Bonnell moved to Arizona in 1936 and managed Fred Wilson's Indian Trading Post in Phoenix. Along with his bench Navajo silversmiths, he began the iconic White Hogan store, using the hallmark that Kenneth Begay had purchased from Fred Peshlakai.  The White Hogan's slogan was "Home of the World's Most Distinctive Indian Silver," a moniker well deserved.  The White Hogan silversmiths dominated the Gallup Inter-Tribal Ceremonial starting in 1950, and in 1956 set a single division record of 98 ribbons.  Kenneth won 1st place in 1950 at the Inter-Tribal Ceremonial in Gallup and the Arizona State fair, letting the Indian jewelry collecting community know in no uncertain terms that he had arrived.


The White Hogan was unique not only for their distinctive modern designs but also the way they approached business, paying higher wages to the bench silversmiths, which included profit sharing.  Kenneth Begay was at the forefront of innovation, drawing hundreds of jewelry mockups as a reference during his tenure at the White Hogan. He would construct elegant minimalistic unique jewelry designs, tableware, decorative plates, and even one of a kind letter openers.


A unique piece would be stamped with its signature KB White Hogan symbol and the words "Hand Made." 

During this time frame, Kenneth Begay signed his work KB, or KB in a serrated box, which would also have the White Hogan hallmark.  One of his well-known jewelry forms was to incorporate Arizona iron-wood starting around 1952 into various pieces ranging from clip-on ties, bolos, earrings, and bracelets, to dinnerware.  


Not only did Kenneth Begay produce jewelry at the White Hogan, but his brother Johnny Mike Begay, known for his railroad bracelet design, and Kenneth's son Harvey Begay also created masterful pieces. Harvey worked from age 14-18 as a bench silversmith at the White Hogan. Harvey Begay used traditional motifs, combining them with modern designs in gold and silver using the best turquoise and became a celebrated jewelry artist in his own right. Allen Kee, a master silversmith and Begay's partner brought on his two brothers Ivan and George, whose work was elegant and highly sought after by collectors.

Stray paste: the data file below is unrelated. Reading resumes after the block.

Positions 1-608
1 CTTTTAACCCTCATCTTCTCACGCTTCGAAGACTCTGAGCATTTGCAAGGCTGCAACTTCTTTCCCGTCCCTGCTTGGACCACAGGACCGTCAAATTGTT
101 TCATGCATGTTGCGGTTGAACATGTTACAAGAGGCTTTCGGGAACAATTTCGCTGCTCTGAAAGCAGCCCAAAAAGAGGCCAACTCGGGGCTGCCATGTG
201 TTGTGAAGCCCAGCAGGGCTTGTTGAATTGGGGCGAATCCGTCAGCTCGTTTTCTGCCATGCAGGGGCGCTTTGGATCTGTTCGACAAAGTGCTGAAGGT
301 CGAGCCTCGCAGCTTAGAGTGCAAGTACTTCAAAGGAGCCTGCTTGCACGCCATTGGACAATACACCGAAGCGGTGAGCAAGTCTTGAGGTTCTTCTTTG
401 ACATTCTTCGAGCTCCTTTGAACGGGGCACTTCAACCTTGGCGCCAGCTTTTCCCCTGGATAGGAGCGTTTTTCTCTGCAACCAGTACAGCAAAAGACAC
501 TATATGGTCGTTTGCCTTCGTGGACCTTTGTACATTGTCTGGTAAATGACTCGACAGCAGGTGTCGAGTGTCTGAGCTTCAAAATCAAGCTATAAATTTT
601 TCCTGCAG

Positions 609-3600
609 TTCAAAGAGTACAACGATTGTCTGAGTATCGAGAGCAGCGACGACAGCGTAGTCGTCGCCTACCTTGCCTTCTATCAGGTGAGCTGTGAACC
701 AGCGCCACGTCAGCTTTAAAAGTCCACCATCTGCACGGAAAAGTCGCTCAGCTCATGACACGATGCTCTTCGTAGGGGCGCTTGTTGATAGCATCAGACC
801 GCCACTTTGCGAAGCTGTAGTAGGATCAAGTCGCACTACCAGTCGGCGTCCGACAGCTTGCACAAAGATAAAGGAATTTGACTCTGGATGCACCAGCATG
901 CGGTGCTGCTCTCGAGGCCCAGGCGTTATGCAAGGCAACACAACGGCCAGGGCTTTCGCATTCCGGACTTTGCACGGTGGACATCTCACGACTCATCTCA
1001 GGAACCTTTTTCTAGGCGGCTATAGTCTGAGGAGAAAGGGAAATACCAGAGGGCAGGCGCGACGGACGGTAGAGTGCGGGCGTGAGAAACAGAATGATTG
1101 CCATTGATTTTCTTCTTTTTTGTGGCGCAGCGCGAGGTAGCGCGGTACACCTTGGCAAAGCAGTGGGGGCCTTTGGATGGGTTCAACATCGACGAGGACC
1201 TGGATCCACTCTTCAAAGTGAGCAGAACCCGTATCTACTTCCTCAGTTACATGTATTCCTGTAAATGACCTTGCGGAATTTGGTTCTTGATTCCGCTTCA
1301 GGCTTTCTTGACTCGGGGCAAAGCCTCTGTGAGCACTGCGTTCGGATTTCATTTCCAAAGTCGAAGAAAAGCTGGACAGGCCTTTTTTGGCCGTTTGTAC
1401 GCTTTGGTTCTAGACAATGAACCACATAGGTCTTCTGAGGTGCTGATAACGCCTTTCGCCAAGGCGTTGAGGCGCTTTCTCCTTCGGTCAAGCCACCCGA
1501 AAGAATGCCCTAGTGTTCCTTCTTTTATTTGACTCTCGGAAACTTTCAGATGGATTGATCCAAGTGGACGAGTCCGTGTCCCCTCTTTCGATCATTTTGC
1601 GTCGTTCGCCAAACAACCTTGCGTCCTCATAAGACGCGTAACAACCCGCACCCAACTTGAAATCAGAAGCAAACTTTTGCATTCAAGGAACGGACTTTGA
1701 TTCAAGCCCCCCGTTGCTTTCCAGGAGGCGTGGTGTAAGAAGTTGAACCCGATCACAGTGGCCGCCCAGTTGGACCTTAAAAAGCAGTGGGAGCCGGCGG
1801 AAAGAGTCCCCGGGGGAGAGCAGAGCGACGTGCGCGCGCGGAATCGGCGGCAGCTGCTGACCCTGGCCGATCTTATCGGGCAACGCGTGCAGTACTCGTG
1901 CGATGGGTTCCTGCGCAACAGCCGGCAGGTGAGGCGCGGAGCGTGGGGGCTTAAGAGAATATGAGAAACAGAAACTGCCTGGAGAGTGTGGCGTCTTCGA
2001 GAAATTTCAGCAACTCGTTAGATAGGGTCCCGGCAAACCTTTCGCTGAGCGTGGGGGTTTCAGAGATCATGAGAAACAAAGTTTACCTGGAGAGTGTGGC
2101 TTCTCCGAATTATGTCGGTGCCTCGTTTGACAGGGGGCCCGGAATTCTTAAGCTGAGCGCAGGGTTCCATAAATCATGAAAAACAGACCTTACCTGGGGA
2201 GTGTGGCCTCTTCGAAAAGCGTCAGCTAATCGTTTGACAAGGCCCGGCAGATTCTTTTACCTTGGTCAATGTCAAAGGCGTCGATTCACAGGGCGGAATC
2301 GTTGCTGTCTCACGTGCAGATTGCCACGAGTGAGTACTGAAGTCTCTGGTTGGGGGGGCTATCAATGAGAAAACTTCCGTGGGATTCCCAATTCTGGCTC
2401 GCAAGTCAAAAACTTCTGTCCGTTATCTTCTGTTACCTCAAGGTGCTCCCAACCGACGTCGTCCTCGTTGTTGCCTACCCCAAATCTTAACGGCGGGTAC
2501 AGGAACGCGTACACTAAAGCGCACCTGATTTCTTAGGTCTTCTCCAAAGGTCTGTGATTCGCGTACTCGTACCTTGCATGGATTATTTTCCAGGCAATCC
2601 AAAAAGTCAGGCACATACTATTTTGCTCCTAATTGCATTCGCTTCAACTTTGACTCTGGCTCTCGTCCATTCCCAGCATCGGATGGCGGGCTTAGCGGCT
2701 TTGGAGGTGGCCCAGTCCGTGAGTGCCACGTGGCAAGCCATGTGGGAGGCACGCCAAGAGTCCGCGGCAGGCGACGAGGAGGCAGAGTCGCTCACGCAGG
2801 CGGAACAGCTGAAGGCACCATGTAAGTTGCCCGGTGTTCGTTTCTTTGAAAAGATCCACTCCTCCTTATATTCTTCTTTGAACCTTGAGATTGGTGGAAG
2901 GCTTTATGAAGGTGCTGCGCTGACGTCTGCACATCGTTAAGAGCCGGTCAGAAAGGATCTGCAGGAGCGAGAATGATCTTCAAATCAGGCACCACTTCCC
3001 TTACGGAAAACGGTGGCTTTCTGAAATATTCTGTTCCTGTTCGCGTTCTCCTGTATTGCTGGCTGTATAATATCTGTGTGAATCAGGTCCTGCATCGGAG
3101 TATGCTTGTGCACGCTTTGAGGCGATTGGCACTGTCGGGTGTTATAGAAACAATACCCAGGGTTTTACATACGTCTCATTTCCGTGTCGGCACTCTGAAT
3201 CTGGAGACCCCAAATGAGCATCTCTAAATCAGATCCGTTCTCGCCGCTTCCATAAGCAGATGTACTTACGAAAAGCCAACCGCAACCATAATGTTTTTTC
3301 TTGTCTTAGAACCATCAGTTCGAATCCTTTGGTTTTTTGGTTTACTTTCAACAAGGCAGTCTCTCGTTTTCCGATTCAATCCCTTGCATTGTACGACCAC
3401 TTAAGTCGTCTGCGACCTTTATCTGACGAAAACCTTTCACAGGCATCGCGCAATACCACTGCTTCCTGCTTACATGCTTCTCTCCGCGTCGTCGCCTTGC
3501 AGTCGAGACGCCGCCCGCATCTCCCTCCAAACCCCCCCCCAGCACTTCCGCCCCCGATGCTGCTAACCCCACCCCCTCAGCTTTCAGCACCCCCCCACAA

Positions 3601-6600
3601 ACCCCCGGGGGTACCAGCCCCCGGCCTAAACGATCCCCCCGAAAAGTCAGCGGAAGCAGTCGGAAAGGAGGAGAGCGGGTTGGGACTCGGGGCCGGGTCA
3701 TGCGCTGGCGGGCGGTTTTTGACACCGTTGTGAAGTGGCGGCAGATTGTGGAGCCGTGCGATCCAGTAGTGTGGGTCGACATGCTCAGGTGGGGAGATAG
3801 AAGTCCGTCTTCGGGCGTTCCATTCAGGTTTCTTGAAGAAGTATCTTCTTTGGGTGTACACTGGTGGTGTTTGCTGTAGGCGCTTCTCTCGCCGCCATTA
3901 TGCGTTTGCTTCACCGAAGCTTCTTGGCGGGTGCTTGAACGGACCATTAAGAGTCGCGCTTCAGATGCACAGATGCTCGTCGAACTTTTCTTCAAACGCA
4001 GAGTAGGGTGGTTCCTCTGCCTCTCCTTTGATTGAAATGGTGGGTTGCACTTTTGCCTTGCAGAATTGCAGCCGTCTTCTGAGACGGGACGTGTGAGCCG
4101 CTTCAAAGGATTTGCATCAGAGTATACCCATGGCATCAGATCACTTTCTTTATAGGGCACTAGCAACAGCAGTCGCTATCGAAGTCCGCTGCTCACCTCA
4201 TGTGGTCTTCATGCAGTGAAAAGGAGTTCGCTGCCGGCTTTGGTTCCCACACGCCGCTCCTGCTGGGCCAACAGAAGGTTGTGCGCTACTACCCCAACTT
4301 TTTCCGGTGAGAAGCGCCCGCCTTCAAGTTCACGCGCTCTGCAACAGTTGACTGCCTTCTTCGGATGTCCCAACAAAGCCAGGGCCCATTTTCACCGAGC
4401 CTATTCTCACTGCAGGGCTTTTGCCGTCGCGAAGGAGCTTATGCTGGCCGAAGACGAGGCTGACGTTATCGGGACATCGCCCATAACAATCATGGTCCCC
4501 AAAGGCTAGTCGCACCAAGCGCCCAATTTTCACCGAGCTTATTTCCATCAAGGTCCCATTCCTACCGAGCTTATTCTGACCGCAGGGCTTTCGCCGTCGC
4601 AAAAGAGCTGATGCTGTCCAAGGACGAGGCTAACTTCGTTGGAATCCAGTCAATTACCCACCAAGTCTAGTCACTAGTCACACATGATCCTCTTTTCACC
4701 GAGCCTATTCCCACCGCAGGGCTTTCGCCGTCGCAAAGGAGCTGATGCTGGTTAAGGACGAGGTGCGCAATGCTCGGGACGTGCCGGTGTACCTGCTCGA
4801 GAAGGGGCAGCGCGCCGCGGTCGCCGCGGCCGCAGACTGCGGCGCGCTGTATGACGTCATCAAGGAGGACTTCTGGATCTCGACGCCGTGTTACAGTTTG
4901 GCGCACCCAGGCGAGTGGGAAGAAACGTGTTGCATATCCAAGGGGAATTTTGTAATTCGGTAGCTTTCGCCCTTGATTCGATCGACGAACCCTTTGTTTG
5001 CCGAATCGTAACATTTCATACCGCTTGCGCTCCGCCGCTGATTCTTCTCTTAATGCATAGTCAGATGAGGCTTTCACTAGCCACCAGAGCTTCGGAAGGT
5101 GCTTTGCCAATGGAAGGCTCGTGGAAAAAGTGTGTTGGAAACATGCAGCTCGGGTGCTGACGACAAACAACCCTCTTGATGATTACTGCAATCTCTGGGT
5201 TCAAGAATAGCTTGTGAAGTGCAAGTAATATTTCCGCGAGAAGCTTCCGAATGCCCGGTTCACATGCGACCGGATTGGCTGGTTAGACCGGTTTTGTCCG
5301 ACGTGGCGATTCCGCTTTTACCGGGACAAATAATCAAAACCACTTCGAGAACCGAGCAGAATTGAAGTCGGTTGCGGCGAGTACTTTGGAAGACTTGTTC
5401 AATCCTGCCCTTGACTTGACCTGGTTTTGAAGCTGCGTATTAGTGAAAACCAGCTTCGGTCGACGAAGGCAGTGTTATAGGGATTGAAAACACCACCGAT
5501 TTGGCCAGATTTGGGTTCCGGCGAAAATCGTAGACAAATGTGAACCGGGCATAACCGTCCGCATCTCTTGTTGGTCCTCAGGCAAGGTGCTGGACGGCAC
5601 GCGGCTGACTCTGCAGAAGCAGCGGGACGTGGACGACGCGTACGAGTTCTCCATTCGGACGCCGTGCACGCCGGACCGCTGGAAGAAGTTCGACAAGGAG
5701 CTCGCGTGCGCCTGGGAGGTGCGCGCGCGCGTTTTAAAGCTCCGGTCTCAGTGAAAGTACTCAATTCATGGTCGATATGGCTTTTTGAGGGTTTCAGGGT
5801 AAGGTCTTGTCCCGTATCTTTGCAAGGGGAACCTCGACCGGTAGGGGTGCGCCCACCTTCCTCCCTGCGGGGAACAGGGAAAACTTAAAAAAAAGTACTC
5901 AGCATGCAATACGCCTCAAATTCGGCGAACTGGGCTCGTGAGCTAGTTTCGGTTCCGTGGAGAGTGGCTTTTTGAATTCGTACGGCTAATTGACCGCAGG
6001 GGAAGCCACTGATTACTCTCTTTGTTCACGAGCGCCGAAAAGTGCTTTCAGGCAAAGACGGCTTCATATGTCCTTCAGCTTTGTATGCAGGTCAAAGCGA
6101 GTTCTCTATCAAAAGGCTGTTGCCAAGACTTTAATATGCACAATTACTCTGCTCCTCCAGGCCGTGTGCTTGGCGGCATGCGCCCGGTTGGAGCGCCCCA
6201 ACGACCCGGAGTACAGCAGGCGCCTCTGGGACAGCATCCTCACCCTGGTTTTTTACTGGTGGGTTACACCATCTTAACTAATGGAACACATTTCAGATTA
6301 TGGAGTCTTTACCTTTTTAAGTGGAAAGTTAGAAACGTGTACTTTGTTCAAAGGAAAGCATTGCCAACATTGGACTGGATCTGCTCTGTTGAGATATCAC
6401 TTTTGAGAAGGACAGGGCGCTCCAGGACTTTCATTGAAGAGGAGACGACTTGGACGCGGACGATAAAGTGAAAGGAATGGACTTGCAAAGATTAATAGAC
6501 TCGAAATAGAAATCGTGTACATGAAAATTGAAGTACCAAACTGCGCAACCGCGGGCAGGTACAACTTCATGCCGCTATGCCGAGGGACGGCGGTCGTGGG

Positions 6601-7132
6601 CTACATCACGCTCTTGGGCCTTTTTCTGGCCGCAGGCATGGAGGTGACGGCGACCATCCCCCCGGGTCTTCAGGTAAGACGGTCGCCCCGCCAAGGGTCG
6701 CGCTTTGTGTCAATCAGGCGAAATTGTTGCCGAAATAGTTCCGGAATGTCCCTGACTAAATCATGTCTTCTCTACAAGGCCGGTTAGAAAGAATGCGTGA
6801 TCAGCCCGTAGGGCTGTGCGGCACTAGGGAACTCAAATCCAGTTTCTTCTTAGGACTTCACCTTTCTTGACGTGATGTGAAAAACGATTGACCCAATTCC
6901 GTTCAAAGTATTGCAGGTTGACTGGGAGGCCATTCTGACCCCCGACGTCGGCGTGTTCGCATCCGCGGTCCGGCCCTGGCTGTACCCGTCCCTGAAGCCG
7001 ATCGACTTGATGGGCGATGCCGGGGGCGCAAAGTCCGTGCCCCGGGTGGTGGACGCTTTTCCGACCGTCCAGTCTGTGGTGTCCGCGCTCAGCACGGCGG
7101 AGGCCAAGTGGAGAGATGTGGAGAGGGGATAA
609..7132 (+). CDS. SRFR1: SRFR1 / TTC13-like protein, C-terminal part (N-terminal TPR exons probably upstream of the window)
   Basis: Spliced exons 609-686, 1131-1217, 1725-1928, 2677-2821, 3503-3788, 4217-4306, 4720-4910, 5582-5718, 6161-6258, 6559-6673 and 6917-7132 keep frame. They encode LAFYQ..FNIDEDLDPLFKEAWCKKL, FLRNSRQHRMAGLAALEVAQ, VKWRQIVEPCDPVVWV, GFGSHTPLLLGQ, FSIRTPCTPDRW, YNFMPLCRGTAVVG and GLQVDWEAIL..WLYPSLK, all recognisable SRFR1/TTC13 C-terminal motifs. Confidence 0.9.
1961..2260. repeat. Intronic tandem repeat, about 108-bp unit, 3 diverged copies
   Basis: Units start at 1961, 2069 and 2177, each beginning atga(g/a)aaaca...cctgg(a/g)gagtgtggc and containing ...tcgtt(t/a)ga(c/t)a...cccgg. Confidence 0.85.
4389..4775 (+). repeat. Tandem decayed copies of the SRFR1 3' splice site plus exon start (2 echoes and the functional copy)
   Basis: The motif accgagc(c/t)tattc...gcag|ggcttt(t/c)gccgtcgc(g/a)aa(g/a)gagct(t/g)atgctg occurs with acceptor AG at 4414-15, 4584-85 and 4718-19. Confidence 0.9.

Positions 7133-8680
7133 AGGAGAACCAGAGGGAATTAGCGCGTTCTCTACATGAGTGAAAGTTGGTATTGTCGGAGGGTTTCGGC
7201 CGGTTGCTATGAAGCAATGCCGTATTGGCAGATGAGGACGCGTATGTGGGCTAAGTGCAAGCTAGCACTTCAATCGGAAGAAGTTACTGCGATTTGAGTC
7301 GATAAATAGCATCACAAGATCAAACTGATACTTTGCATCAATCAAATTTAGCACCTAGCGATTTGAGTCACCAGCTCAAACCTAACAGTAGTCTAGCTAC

Navajo Sterling Silver Belt Buckle c. 1957, 2.25" x 3.25" by Kenneth Begay

Kenneth Begay (1913-1977) and White Hogan Shop - Navajo Sterling Silver Belt Buckle c. 1957, 2.25" x 3.25"

Kenneth Begay moved on from the White Hogan in Phoenix in 1964 to manage the Cameron branch of the Navajo Arts and Crafts Guild in Northern Arizona. In 1969 he left running the Guild to become the first jewelry instructor for Navajo Community College in Many Farms, Arizona.  Begay retired in 1972 from the college and moved back to his boyhood home in Steamboat Canyon, working until his death in 1977. Art Historian Dexter Cirillo coined Kenneth Begay, "The Father of Navajo Jewelry," and felt Begay revolutionized Native jewelry by reducing "the design to a single element."


In 2000 Kenneth Begay received a posthumous Lifetime Achievement Award from SWAIA, an honor well deserved.   His jewelry is in the permanent collection of the Smithsonian, Los Angeles County Museum of Art, DeYoung Museum, and the American Museum of Natural History, to name just a few.


Kenneth Begay's jewelry for multiple cast pieces such as earrings and smaller pieces can start around $250, a great bracelet can easily bring $9500, and one of his uniquely designed platters up to $30,000.


Silver bracelets by Kenneth Begay, c. 1960s

Silver Bracelets by Kenneth Begay c. 1960s